United Ways of California Denounces the Federal Decision to Halt the 2020 Census Count Made in the Wake of an Executive Order that Seeks to Skew Apportionment
FOR IMMEDIATE RELEASE
Wednesday, August 5, 2020
United Ways of California Joins Over 500 Philanthropic Leaders in Denouncing Federal Decision to Eliminate the Final Month of 2020 Census Operations:
UWCA President and CEO, Peter Manzo, along with grantmaking executives across the United States, wrote to Commerce Secretary Wilbur Ross, and Census Bureau Director Steven Dillingham, stating that the decision to stop collecting household data on September 30, (instead of October 31) will prove detrimental to hard-to-count Americans who have been disproportionately impacted by the COVID-19 global pandemic
[Los Angeles, CA] – United Ways of California, the statewide organization supporting California’s network of 30 local United Ways, has called on U.S. Commerce Secretary, Wilbur Ross, and U.S. Census Bureau Director, Steven Dillingham, to rescind their decision to drastically cut short 2020 Census operations, and to restore their commitment to conducting the constitutionally-mandated count through October 31, as previously announced. Peter Manzo, President and CEO of United Ways of California, is joined by the leaders of over 500 nonprofit funders across the country, in calling on the federal government to devote adequate time to the significant enumeration and data processing that remains unfinished. This correspondence reflects an unprecedented consensus among national, state and local grantmakers and philanthropic institutions that have given more than $100 million to help ensure a full and accurate count.
The Administration plans to end not only door-to-door census enumeration, but to close self-response operations as well. Please click here to view the letter and list of signatories.
“Last year, California United Ways petitioned the Supreme Court to listen to experts who told us that the addition of a ‘citizenship question’ would make it more difficult to achieve a complete and accurate 2020 Census count. This year, our work to achieve a full and accurate count has been undermined by both an Executive Order that interferes with constitutionally-mandated apportionment, as well as by a decision to shut-off the vehicle designed to carry out constitutionally-mandated enumeration. United Way’s mission is to fight for the health, education, and financial stability for every person in every community. We cannot meet our mission, especially in the midst of a global pandemic, without a full and accurate count,” said Pete Manzo, President and CEO of United Ways of California.
“In a ‘normal time,’ Census data determines the allocation of well over $800 Billion in resources. We are now in an unprecedented time: California’s unemployment rate is 15.5 percent. Low-wage workers, quite often Black and Latinx women, responsible for the wellbeing of children and elders, are being disproportionately impacted. Most of the workers deemed ‘essential’ are low-wage workers. Most of the workers who have lost their jobs, or had their work hours reduced are low-wage workers. Californians who do not have Social Security Numbers are not receiving Unemployment Insurance, Pandemic Assistance, or federal stimulus checks. Students in households without home internet connections cannot participate in distance learning. Over one-quarter of households have already missed a rent payment. Without a full and accurate count we risk further harming those who have borne the brunt of COVID-19’s negative impacts,” Manzo added.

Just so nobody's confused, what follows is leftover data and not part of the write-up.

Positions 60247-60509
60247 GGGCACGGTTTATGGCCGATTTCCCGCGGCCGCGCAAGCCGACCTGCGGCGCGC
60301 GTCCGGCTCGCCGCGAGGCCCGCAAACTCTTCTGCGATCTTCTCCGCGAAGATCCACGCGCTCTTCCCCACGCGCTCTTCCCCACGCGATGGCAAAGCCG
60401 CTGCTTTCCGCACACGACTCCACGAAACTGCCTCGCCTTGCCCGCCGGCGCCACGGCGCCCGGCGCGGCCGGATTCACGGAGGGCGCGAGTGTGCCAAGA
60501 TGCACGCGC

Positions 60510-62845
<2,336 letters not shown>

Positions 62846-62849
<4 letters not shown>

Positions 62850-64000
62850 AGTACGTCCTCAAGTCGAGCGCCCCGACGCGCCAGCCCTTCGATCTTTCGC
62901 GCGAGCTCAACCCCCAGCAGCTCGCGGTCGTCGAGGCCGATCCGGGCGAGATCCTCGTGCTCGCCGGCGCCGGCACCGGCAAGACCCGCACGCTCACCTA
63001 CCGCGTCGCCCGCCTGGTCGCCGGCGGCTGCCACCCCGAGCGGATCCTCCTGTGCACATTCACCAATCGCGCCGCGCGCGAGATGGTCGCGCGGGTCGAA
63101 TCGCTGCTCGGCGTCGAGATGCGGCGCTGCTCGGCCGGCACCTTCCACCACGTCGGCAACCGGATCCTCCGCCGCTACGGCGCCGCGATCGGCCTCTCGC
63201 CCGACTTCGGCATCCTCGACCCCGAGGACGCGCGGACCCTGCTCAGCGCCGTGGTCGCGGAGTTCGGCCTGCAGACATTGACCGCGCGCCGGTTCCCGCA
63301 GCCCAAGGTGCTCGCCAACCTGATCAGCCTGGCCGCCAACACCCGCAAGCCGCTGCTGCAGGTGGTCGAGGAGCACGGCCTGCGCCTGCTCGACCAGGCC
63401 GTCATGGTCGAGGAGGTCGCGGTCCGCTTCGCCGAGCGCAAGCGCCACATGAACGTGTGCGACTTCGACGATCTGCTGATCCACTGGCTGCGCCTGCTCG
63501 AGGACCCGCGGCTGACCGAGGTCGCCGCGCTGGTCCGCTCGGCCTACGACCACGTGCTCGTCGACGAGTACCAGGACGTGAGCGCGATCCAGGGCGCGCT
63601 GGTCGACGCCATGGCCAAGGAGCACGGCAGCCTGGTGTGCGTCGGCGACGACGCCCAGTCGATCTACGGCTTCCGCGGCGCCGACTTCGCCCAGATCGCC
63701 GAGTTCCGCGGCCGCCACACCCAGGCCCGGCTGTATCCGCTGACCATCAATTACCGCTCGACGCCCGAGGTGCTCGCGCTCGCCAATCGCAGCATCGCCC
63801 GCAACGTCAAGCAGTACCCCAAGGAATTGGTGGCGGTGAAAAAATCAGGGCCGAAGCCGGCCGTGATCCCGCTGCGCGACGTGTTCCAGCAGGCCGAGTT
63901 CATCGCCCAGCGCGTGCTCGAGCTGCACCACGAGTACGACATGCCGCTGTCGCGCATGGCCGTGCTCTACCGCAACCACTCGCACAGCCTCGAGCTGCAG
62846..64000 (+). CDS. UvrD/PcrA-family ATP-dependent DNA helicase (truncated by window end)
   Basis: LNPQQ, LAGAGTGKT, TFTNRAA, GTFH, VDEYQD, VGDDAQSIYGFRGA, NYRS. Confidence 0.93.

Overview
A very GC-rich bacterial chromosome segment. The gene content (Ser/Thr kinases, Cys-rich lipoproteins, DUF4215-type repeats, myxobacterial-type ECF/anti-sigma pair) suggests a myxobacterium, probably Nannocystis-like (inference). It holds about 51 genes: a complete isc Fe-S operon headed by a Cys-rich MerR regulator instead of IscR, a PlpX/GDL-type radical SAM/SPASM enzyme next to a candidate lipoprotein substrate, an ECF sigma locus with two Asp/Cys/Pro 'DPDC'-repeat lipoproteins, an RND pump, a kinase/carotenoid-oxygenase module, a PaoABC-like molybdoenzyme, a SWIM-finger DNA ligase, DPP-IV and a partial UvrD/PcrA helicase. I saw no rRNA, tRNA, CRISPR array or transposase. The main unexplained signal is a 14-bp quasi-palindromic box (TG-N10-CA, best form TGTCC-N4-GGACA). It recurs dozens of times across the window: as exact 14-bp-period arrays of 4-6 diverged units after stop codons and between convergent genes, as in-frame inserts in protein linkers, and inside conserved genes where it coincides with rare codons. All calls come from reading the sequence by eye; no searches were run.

The U.S. Department of Commerce’s announcement to cut short 2020 Census operations amid a surging coronavirus pandemic, will hurt a diverse range of rural and urban communities, leaving them underrepresented locally and in Congress and cutting their fair share of federal funding for CalWORKS, (TANF) CalFresh, (SNAP) Medi-Cal, (Medicaid) economic development, child care, schools, road and public transit improvements, home heating assistance for senior citizens, and many more vital services.
Instead of concluding on October 31, 2020, the date announced when the federal government modified the 2020 census timeline as the COVID-19 pandemic took hold in the United States, the last day to participate in the 2020 Census is now September 30. A high percentage of persons will not be counted as a result of this decision to end 2020 Census operations one full month earlier than previously announced. In 2010, one of the most undercounted populations were young children. And United Ways is especially concerned by the possibility that this pattern will repeat itself. According to the Real Cost Measure, 60% of California households with children under 5 were already struggling to meet their basic needs before the pandemic.
The philanthropic leaders that signed the letter share the belief that the additional month is needed to complete the count; nearly four in ten households were still yet to be counted as August began.